6.6.  Watch a directory for changes by using WatchService

[Note]

The new NIO.2 Java 7 WatchService allows you to track whether any files or directories in a particular directory (or directories) are being created, modified, or deleted. You might use this information to update a file listing in a GUI display or perhaps to detect the modification of configuration files that could then be reloaded. In previous Java versions, you must implement an agent running in a separate thread that keeps track of all the contents of the directories you wish to watch, constantly polling the file system to see if anything relevant has happened. In Java 7, the WatchService API provides the ability to watch directories. It removes all the complexity of writing your own file system poller and is based upon existing native system APIs for better performance.

The first step is to create a WatchService instance via the java.nio.file.FileSystems class. In most cases you will want to get the default file system and then invoke its newWatchService() method:

WatchService watchService = FileSystems.getDefault().newWatchService();
					

Now that we have our watch service instance, we want to register a path to watch. We create a Path object for the directory we wish to watch:

Path watchDir = Paths.get("C:\\home");
					

The Path class implements the java.nio.file.Watchable interface, and that interface defines two register(...) methods:


public interface Watchable {

	WatchKey register(WatchService watcher, WatchEvent.Kind<?>[] events, WatchEvent.Modifier... modifiers) throws IOException;

	WatchKey register(WatchService watcher, WatchEvent.Kind<?>... events) throws IOException;

}

					

The WatchKey register(WatchService watchService, WatchEvent.Kind<?>... events) registers the Path this method is called on with the specified WatchService for the specific events given. Events trigger a notification only if they are specified in the register call.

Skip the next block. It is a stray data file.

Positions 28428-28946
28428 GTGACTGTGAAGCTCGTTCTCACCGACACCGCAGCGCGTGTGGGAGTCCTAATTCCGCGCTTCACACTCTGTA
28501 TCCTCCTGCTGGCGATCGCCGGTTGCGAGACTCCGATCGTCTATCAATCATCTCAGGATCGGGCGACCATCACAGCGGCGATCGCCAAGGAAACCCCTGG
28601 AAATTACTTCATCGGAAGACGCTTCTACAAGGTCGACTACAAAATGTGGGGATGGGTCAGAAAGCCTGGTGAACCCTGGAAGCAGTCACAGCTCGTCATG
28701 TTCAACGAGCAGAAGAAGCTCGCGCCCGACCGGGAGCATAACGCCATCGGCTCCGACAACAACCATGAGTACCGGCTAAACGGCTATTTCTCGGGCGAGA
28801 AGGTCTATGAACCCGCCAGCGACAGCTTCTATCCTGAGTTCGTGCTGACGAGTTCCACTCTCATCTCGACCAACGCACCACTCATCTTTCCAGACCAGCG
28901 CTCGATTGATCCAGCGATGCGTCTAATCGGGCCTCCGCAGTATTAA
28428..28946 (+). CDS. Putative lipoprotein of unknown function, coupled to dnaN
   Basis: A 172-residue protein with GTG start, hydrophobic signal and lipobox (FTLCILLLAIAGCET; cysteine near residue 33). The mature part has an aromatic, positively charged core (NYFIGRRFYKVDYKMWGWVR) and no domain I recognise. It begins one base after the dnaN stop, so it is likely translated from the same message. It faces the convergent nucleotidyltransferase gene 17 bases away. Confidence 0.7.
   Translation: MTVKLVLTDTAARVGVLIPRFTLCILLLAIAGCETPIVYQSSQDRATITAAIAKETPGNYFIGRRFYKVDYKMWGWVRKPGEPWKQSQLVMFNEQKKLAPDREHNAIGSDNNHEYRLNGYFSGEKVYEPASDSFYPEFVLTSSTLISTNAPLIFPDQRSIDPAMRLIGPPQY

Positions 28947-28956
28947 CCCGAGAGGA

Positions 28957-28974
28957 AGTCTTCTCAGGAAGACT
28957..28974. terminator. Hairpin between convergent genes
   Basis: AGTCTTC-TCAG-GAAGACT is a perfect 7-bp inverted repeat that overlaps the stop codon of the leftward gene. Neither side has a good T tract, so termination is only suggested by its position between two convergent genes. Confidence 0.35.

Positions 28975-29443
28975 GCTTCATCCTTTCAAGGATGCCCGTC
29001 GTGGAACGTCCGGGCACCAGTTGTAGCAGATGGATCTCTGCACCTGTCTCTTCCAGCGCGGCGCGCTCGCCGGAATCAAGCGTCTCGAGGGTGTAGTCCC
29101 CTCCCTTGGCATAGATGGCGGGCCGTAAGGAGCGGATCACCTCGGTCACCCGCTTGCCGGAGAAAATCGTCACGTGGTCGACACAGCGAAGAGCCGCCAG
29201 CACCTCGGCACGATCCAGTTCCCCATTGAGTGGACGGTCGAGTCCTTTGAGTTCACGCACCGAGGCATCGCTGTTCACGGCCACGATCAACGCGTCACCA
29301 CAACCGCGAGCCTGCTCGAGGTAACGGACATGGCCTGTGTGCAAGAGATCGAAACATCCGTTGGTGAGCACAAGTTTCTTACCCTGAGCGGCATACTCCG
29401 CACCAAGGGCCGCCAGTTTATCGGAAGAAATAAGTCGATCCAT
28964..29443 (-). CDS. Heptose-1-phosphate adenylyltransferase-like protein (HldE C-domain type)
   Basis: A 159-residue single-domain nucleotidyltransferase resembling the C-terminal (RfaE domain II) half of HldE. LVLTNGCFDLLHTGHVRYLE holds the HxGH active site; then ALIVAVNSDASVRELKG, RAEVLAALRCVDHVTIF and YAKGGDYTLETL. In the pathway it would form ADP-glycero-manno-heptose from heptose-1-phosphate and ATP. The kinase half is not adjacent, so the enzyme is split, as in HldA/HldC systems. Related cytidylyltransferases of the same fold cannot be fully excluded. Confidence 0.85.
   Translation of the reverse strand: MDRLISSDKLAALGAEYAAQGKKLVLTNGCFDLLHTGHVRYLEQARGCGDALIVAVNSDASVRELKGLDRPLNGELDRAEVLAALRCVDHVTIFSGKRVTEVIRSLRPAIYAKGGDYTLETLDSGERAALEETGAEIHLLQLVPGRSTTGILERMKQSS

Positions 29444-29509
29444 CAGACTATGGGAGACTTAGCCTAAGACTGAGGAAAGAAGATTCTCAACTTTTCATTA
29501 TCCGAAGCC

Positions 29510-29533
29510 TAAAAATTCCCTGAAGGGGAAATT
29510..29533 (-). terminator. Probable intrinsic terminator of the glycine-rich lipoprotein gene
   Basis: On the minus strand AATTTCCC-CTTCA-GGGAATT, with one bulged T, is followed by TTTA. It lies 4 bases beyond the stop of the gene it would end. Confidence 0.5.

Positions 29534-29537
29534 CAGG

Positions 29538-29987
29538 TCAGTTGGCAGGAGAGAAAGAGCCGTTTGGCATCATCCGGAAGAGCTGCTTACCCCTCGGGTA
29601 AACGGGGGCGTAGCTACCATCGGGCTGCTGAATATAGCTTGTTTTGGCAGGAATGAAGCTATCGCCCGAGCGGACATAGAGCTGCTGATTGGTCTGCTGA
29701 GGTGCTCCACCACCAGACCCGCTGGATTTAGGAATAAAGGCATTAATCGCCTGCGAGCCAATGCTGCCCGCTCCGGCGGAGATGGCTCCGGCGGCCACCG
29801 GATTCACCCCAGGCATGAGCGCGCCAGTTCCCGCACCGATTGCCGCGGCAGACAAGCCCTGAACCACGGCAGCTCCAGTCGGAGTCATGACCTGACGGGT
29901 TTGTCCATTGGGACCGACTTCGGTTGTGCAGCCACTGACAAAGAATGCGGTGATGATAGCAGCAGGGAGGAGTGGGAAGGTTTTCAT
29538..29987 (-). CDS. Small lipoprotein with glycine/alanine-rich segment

For the default WatchService implementation, the java.nio.file.StandardWatchEventKinds class defines four static implementations of WatchEvent.Kind that can be used in the register(...) calls:

For example, let's watch the ENTRY_CREATE and ENTRY_MODIFY events:

WatchKey watchKey = watchDir.register(watchService, StandardWatchEventKinds.ENTRY_CREATE, StandardWatchEventKinds.ENTRY_MODIFY);
					

Our Path is now registered to be watched, and the WatchService will work away silently in the background, watching that directory intently. The same WatchService instance can watch multiple directories.

The register(...) method call returns a WatchKey class instance. This class represents your registration with the WatchService. Whether you store this reference or not is up to you, because the WatchService returns the relevant WatchKey to you when an event is triggered. When you are done with a particular WatchKey and the events it's registered for, you can cancel its registration with the WatchService simply by calling its cancel() method.

Now that our Path is registered, we can check in with the WatchService at our convenience to see if any of the events we were interested in has occurred. WatchService provides three methods for checking if anything exciting has happened:

Once a WatchKey has been returned by one of these three methods, it WILL NOT be returned by a further poll() or take() call UNTIL you put the key back into a Ready state by invoking its reset() method, even if events it is registered for occur.

A WatchKey has a state. At any given time, its state might be one of the following:

Once a WatchKey is returned by the WatchService, you can inspect and remove all its pending events that have been triggered by calling the WatchKey's pollEvents() method, which returns a List of WatchEvents.

Simple example:


// Create a file inside our watched directory
File newFile = new File(watchDir.toFile(), "newFile.txt");
newFile.createNewFile();

// Call take() and see if the event has been registered
WatchKey key = watchService.take();
for (WatchEvent<?> event : key.pollEvents()) {
    System.out.print(String.format("An event was found of kind %s.%n", event.kind()));
    System.out.print(String.format("The event occurred on file '%s'.%n", event.context()));
}

// Reset the key - this step is critical if you want to receive further watch events !!!
key.reset();

					

output is:

An event was found of kind ENTRY_CREATE.
The event occurred on file 'newFile.txt'.
					

As you can see, we got the ENTRY_CREATE event for the newly created newFile.txt as expected.

The Watch Service API is designed for applications that need to be notified about file change events. It is well suited for any application, like an editor or IDE, that potentially has many open files and needs to ensure that the files are synchronized with the file system.

This API is NOT designed for indexing a hard drive. Most file system implementations have native support for file change notification. The Watch Service API takes advantage of this support where available. However, when a file system does not support this mechanism, the Watch Service will poll the file system, waiting for events.

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